Dislike for changing the clocks persists

Most Americans want to avoid changing their clocks twice a year, but there is no consensus on whether the clocks should stay on daylight saving time or standard time.

November 5, 2021

In the United States, daylight saving time is observed from the second Sunday in March until the first Sunday in November. On November 7, most places will revert to standard time, turning the clocks back an hour at 2 A.M.

Most Americans want to skip the ritual of changing their clocks twice a year, but there is no consensus on which time the clock should follow. 

Forty-three percent want to stay on standard time year-round, while 32% prefer to see the clocks remain on daylight saving time.  Only 25% percent like the existing state of affairs in most of the country, shifting back and forth between daylight saving time in the summer and standard time in the winter. Hawaii and most of Arizona have opted out of daylight saving time, remaining on standard time year-round.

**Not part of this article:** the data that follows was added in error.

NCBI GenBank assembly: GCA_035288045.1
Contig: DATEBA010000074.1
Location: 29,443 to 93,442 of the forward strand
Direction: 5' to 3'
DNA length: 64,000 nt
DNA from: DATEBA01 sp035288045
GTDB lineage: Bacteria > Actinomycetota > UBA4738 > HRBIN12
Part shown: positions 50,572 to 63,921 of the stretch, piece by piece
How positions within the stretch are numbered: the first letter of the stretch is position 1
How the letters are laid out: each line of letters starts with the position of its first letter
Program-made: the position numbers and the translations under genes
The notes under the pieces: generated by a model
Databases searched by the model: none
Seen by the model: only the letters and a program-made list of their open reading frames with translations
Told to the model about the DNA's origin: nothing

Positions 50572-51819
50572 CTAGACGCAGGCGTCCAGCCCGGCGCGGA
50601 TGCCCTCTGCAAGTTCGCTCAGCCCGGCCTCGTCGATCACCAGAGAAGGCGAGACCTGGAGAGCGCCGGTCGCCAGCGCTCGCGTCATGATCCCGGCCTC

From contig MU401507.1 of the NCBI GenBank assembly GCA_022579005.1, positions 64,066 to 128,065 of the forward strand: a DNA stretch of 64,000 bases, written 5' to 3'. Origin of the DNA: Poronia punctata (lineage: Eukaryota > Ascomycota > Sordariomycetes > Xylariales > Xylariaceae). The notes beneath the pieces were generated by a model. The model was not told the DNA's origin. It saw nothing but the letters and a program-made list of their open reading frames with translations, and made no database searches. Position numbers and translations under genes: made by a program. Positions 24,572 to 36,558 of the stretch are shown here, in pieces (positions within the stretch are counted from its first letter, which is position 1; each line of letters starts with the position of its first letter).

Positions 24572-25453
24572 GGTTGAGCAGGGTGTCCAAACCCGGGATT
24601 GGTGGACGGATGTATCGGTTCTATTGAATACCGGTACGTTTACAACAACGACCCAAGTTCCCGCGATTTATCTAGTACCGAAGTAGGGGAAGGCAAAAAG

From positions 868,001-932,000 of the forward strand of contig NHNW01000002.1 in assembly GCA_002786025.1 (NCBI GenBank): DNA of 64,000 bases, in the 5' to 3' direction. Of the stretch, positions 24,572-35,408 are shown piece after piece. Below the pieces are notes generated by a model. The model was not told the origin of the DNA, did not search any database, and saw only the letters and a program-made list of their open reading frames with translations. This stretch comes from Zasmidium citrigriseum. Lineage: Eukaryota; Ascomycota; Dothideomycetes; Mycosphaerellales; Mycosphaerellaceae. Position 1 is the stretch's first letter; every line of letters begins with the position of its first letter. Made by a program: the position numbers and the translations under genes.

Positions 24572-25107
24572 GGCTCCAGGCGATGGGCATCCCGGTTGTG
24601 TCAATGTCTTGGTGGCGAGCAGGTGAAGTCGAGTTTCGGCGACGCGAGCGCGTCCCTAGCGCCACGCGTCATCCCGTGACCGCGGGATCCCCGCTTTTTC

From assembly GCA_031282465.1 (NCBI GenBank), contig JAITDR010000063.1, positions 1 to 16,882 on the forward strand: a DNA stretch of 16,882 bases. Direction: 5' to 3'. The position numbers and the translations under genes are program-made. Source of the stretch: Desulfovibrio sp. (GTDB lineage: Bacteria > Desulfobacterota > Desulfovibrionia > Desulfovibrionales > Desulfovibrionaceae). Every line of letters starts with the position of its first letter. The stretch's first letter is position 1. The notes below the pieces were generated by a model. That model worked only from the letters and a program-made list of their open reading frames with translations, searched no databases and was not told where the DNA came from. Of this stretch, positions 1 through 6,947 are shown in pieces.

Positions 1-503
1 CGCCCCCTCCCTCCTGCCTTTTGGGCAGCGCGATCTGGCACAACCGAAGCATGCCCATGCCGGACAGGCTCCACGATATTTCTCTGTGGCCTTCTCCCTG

Remaining on daylight saving time year-round is more popular amongst adults age 60 and older (37%) are than those 18-29 (24%). Meanwhile, adults age 18-29 are more likely than those age 60 and older to prefer to switch back and forth (32% vs. 22%). 

The nationwide poll was conducted October 21-25, 2021 using the AmeriSpeak® Panel, the probability-based panel of NORC at the University of Chicago. Online and telephone interviews using landlines and cell phones were conducted with 1,083 adults. The margin of sampling error is +/- 4.0 percentage points.

  • Suggested Citation: AP-NORC Center for Public Affairs Research.  (October 2021).“Dislike for changing the clocks persists” [apnorc.org/projects/dislike-for-changing-the-clocks-persists]



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